Colleen fed after the first hour and then at the following 30-minute marks; however, within 2 hours, she was starting to shiver. Her core temperature was being monitored via a radio-telemetry pill and for the first hour of the swim it was reading 38.07 degrees C compared to the "normal" body temperature of 37C. This initial rise in temperature is characteristic of well-trained swimmers when they start swimming in cold water - the peripheral blood vessels close down to reduce the loss of heat, and the muscles are generating heat that raises the core temperature. However, within the next 30 minutes, the core temperature was at 37.73 C, dropping to 37.49C by 1:00 am and continuing to fall to 37.25C when the swim was aborted with Colleen reporting that her arms had seized-up and she was starting to feel light-headed. In the power boat and covered in blankets, her core temperature was reading 37.25C. The swim was terminated at the north end of Fitzwilliam Island after covering almost 8 km in just under 3 hours. While these core temperatures (>37 degrees C) alone would not draw concern, the falling readings and the pain being experienced by Colleen in her extremities was a good indicator of the subsequent drop in core temperature that was about to occur as her body was re-warmed..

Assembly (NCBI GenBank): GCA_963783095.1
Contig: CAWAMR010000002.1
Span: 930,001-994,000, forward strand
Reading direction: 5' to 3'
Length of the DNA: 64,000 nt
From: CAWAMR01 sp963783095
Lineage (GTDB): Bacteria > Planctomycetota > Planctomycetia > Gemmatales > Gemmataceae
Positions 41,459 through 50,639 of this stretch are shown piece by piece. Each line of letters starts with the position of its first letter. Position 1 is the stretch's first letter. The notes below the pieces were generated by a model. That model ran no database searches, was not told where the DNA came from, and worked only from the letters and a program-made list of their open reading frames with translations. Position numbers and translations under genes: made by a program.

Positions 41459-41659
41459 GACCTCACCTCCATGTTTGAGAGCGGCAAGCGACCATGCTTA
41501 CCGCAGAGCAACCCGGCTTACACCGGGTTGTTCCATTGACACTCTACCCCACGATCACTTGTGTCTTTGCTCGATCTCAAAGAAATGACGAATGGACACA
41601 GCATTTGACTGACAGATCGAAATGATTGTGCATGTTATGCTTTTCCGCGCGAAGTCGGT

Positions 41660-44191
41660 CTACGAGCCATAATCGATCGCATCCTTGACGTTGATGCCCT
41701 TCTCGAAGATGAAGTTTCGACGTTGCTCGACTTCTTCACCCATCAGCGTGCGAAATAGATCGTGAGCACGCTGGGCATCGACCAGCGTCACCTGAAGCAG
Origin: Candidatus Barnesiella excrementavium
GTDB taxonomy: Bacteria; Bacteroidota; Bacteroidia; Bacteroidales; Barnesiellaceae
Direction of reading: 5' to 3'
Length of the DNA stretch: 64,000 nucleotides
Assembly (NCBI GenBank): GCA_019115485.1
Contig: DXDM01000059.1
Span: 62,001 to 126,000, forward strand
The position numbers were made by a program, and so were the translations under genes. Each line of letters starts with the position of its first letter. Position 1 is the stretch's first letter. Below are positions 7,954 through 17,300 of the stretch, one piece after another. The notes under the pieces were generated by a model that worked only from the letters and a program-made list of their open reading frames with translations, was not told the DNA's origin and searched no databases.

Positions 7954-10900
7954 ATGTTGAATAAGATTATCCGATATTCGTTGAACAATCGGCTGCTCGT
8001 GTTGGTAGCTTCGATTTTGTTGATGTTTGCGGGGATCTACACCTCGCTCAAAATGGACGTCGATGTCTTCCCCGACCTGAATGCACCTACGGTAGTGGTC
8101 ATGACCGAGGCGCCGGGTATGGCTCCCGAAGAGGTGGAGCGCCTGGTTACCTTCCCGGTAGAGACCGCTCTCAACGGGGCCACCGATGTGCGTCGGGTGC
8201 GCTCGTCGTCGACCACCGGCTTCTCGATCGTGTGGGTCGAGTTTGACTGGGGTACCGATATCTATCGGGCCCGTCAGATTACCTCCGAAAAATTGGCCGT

August 21-22, 1993: The forecasted prevailing winds warranted a start from Tobermory and so, after final preparations, the swim got underway at 6:30 pm from the eastern side of the entrance to Tobermory harbour, with a clear sky and flat water. The water temperature started at 22 degrees C and ranged down to 20C. Colleen fed regularly at intervals of 30-75 minutes and maintained a stroke rate of 51-54 per minute. After 10 hours of swimming, Colleen experienced a couple of tough spells at 4:30 am and 7:00 am and her left shoulder had start to give her problems. By this stage, the waves were 1 metre in height from the west, with a forecast of stronger winds and 2-metre waves. With a distance of 10 miles to go to South Baymouth, it was decided to change course and aim for the nearest point on Manitoulin Island. Colleen landed at the most southerly point of Manitoulin Island with a total swim time of 16 hours 15 minutes. With the course outlined on the map above, the distance covered was approximately 37.6 km.
Colleen has a history of achievements in sprint swimming, and took part in Canada's Olympic Trials in 1968 for both the 100 and 200 m Backstroke. She has continued her sprint swimming through Masters competition, representing Etobicoke Masters.
In 1997, Colleen received the Cliff Lumsdon Award of SSO in recognition of her marathon swimming achievements, her service on the SSO Board, and her continued support of other swimmers. She has Swim Mastered over 30 swims and served on the board for many years, including as Vice-President.